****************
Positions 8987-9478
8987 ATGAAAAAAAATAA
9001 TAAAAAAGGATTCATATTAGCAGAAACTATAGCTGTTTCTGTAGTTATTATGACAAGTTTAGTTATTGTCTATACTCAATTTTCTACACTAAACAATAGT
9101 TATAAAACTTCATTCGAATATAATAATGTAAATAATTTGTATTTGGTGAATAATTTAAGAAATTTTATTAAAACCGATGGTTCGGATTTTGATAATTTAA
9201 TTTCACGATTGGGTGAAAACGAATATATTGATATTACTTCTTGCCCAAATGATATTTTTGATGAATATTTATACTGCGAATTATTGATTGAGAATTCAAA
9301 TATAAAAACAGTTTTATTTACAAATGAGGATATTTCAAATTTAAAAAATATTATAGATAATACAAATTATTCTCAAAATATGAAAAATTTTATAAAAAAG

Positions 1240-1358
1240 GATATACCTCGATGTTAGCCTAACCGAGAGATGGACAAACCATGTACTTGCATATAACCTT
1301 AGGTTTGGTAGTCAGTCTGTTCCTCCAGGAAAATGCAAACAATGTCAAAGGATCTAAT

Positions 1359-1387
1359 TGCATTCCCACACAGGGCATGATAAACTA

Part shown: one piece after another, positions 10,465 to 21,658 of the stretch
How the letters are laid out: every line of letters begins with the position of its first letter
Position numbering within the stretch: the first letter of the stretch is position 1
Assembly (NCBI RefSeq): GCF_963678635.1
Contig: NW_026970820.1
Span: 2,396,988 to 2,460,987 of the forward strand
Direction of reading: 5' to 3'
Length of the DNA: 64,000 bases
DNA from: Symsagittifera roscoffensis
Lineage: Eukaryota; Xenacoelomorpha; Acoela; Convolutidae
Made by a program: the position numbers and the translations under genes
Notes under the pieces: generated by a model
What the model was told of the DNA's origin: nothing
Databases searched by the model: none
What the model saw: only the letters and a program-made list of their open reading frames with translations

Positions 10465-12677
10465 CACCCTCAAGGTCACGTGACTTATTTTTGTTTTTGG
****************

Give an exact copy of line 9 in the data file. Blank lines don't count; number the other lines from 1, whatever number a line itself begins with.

1301 AGGTTTGGTAGTCAGTCTGTTCCTCCAGGAAAATGCAAACAATGTCAAAGGATCTAAT